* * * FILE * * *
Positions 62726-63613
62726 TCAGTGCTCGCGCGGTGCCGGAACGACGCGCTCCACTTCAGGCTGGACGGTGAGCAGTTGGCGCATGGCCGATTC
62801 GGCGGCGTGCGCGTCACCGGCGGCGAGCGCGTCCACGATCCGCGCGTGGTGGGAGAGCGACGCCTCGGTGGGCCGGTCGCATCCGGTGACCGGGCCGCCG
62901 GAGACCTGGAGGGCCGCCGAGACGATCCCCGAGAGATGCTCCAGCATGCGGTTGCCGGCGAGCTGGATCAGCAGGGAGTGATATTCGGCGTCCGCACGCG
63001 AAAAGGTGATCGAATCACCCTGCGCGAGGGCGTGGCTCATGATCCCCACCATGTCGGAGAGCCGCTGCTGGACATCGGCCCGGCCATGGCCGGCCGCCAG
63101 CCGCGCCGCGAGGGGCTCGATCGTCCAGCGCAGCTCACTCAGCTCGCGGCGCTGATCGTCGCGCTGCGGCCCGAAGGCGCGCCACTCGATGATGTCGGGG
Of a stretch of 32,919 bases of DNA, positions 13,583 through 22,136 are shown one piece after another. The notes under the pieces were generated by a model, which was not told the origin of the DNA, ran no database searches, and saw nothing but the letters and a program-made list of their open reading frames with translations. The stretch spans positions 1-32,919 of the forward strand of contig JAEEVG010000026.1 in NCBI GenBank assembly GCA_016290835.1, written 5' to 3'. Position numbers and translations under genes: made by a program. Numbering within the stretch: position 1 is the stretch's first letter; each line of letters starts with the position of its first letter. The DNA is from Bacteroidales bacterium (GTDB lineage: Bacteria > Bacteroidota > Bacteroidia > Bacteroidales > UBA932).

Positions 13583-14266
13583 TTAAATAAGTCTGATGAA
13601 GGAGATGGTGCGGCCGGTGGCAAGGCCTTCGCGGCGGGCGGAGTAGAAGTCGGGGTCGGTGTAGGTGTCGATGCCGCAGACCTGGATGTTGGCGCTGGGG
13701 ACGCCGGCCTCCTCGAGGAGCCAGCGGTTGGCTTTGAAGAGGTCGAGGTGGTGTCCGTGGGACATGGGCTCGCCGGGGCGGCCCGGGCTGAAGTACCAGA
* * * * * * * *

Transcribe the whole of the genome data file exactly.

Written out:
Positions 62726-63613
62726 TCAGTGCTCGCGCGGTGCCGGAACGACGCGCTCCACTTCAGGCTGGACGGTGAGCAGTTGGCGCATGGCCGATTC
62801 GGCGGCGTGCGCGTCACCGGCGGCGAGCGCGTCCACGATCCGCGCGTGGTGGGAGAGCGACGCCTCGGTGGGCCGGTCGCATCCGGTGACCGGGCCGCCG
62901 GAGACCTGGAGGGCCGCCGAGACGATCCCCGAGAGATGCTCCAGCATGCGGTTGCCGGCGAGCTGGATCAGCAGGGAGTGATATTCGGCGTCCGCACGCG
63001 AAAAGGTGATCGAATCACCCTGCGCGAGGGCGTGGCTCATGATCCCCACCATGTCGGAGAGCCGCTGCTGGACATCGGCCCGGCCATGGCCGGCCGCCAG
63101 CCGCGCCGCGAGGGGCTCGATCGTCCAGCGCAGCTCACTCAGCTCGCGGCGCTGATCGTCGCGCTGCGGCCCGAAGGCGCGCCACTCGATGATGTCGGGG
Of a stretch of 32,919 bases of DNA, positions 13,583 through 22,136 are shown one piece after another. The notes under the pieces were generated by a model, which was not told the origin of the DNA, ran no database searches, and saw nothing but the letters and a program-made list of their open reading frames with translations. The stretch spans positions 1-32,919 of the forward strand of contig JAEEVG010000026.1 in NCBI GenBank assembly GCA_016290835.1, written 5' to 3'. Position numbers and translations under genes: made by a program. Numbering within the stretch: position 1 is the stretch's first letter; each line of letters starts with the position of its first letter. The DNA is from Bacteroidales bacterium (GTDB lineage: Bacteria > Bacteroidota > Bacteroidia > Bacteroidales > UBA932).

Positions 13583-14266
13583 TTAAATAAGTCTGATGAA
13601 GGAGATGGTGCGGCCGGTGGCAAGGCCTTCGCGGCGGGCGGAGTAGAAGTCGGGGTCGGTGTAGGTGTCGATGCCGCAGACCTGGATGTTGGCGCTGGGG
13701 ACGCCGGCCTCCTCGAGGAGCCAGCGGTTGGCTTTGAAGAGGTCGAGGTGGTGTCCGTGGGACATGGGCTCGCCGGGGCGGCCCGGGCTGAAGTACCAGA